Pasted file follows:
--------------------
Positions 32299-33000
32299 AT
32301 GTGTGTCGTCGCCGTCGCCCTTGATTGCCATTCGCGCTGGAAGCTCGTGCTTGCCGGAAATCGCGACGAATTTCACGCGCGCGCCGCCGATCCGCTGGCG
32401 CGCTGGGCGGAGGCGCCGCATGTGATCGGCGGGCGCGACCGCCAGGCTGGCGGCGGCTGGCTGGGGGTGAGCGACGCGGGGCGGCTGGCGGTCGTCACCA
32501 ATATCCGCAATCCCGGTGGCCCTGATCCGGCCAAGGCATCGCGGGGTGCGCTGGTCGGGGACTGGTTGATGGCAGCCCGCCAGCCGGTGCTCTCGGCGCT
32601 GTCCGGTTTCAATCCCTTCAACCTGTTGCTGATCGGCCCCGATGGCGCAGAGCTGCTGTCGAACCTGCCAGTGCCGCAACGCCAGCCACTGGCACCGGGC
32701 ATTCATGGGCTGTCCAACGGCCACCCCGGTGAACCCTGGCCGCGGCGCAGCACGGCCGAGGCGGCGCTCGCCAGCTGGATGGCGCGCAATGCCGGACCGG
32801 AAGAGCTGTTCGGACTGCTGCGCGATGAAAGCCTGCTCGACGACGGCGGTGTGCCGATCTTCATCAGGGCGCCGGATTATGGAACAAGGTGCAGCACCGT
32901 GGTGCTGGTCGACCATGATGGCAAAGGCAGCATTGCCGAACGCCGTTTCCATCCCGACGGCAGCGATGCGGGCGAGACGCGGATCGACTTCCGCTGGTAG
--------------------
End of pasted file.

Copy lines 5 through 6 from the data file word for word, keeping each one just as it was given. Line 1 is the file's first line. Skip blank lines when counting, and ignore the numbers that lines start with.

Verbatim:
32501 ATATCCGCAATCCCGGTGGCCCTGATCCGGCCAAGGCATCGCGGGGTGCGCTGGTCGGGGACTGGTTGATGGCAGCCCGCCAGCCGGTGCTCTCGGCGCT
32601 GTCCGGTTTCAATCCCTTCAACCTGTTGCTGATCGGCCCCGATGGCGCAGAGCTGCTGTCGAACCTGCCAGTGCCGCAACGCCAGCCACTGGCACCGGGC